There is no automatic demand for the title but an improvement on last season when Al-Nassr finished 12 points behind champions and Riyadh rivals Al-Hilal is required.
“We know that it won’t be easy as the top teams all look to be stronger after spending on some good talent from overseas,” added the official.
“We want to be challenging for the title, that is where we should be. It helps that we also have a coach that has done it before.”
For Al-Nassr, the return of Jose Daniel Carreno could be a game-changer. The Uruguayan tactician had a successful spell with the club and lifted the 2013 league title and the Crown Prince Cup in the same year. He returned to the club in March and his knowledge of Al-Nassr and the league is seen as vital.
“I think the changes to the team have been of great benefit,” Carreno said after last week’s 2-1 win at UAE side Al-Jazira in the Arab Champions Cup. “We have more firepower going forward and we will look to be aggressive and put teams on the backfoot, and press higher up the pitch than before.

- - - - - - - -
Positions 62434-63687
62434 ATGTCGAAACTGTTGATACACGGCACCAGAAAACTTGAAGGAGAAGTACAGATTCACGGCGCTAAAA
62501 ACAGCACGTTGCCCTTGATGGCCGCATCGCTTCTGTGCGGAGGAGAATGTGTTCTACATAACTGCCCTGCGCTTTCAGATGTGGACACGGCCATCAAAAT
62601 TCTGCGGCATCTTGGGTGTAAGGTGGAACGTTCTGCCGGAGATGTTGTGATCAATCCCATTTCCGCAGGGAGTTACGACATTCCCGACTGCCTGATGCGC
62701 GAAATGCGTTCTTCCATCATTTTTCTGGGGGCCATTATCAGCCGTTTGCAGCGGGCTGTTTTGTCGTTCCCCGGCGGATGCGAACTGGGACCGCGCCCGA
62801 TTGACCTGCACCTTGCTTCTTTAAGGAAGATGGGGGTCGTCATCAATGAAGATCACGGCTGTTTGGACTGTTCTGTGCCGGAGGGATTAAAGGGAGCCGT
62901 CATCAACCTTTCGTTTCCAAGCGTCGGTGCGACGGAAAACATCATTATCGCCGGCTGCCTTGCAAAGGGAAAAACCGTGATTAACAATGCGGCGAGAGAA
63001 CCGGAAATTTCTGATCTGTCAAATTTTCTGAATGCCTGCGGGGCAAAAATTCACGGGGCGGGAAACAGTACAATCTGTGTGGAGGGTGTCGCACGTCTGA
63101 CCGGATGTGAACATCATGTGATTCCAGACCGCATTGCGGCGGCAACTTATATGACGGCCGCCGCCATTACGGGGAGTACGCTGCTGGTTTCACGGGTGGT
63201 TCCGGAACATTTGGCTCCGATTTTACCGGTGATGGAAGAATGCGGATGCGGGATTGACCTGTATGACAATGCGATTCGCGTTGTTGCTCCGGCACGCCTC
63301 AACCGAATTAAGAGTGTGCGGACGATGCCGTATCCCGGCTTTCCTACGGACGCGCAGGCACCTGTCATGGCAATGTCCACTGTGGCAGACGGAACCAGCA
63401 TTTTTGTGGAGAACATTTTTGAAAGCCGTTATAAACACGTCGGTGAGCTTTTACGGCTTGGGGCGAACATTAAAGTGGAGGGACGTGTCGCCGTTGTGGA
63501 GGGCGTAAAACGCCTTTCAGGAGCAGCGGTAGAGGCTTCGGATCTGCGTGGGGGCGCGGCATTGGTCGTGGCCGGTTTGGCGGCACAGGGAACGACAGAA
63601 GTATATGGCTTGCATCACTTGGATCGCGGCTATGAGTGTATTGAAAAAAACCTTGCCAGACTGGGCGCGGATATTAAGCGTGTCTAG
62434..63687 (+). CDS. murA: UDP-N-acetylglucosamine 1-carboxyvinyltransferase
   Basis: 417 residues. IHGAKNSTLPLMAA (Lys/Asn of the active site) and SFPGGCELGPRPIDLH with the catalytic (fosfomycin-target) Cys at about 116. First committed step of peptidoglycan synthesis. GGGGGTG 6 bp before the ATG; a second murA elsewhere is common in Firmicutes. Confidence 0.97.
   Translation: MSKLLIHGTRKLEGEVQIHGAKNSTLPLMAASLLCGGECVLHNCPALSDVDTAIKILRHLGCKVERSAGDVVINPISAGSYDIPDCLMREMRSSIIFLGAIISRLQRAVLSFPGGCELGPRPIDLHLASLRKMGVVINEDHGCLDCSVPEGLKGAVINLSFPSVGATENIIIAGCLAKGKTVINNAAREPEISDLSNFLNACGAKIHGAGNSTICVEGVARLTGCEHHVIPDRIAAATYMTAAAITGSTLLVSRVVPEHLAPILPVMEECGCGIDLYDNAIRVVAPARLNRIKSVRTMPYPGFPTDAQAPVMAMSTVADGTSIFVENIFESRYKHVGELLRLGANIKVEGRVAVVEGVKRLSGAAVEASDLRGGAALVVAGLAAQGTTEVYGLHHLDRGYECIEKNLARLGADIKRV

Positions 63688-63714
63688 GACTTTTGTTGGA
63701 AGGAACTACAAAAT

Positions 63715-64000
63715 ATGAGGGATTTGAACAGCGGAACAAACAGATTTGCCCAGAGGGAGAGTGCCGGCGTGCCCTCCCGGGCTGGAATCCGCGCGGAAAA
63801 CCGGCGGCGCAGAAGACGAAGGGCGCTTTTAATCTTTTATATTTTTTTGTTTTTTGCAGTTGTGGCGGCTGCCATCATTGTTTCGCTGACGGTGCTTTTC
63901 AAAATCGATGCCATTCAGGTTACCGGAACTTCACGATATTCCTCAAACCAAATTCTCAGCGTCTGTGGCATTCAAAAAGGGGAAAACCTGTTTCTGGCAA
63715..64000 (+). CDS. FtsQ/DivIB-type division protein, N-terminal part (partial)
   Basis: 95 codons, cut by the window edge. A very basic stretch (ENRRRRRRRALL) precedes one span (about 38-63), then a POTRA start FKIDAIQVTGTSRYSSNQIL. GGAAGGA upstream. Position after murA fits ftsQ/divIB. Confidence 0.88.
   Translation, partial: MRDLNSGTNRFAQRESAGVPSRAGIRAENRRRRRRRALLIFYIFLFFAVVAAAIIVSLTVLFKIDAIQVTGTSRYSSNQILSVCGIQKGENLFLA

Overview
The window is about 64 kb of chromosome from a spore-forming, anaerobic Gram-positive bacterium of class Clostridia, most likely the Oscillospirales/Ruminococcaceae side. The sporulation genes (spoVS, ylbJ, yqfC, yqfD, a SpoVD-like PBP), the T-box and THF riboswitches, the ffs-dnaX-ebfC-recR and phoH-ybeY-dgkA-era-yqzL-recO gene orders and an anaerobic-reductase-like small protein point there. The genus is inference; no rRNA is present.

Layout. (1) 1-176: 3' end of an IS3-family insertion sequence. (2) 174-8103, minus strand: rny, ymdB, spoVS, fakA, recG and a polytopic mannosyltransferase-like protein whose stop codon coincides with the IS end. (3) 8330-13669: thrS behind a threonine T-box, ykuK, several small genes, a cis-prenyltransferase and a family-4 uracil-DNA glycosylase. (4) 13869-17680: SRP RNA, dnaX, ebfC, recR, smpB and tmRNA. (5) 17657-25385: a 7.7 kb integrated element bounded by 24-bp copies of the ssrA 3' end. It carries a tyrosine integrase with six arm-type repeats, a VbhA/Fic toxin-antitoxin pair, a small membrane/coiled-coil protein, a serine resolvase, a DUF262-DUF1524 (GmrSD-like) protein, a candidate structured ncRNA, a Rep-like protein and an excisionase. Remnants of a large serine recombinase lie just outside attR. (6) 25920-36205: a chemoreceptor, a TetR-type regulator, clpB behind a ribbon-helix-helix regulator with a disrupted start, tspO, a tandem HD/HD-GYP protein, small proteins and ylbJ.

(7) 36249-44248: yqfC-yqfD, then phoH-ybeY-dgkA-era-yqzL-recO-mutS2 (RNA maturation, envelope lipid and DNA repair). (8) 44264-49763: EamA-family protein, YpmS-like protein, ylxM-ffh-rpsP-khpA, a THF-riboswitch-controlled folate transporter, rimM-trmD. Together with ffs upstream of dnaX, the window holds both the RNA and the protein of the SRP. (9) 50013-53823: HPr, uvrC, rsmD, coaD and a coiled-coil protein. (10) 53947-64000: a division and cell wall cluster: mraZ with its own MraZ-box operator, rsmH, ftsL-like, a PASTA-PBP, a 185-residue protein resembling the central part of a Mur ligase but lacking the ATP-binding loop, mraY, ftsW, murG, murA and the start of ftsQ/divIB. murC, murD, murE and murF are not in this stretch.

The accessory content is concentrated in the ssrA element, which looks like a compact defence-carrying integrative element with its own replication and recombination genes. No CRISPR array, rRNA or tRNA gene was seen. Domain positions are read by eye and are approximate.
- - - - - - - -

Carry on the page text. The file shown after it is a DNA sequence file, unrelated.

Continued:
“There is still work to do but we are moving to where we want to be. The league is going to be tough this time with Al-Hilal looking strong and signing players, and Al-Ittihad will not have the kind of season they had last time but we are looking forward to the challenge.”
There have been developments off the pitch too. President Al-Suwailem was appointed in April and has been working hard to improve standards at the club and increase revenues.
Earlier this month, the president went to the UAE to sign a four year sponsorship deal with Etihad Airlines that is reportedly worth SR50 million ($13.34 million) a year.
“There is more energy at all levels of the club,” said the official.
“Of course, it depends on what happens when the season starts but we can’t wait for the season to start.”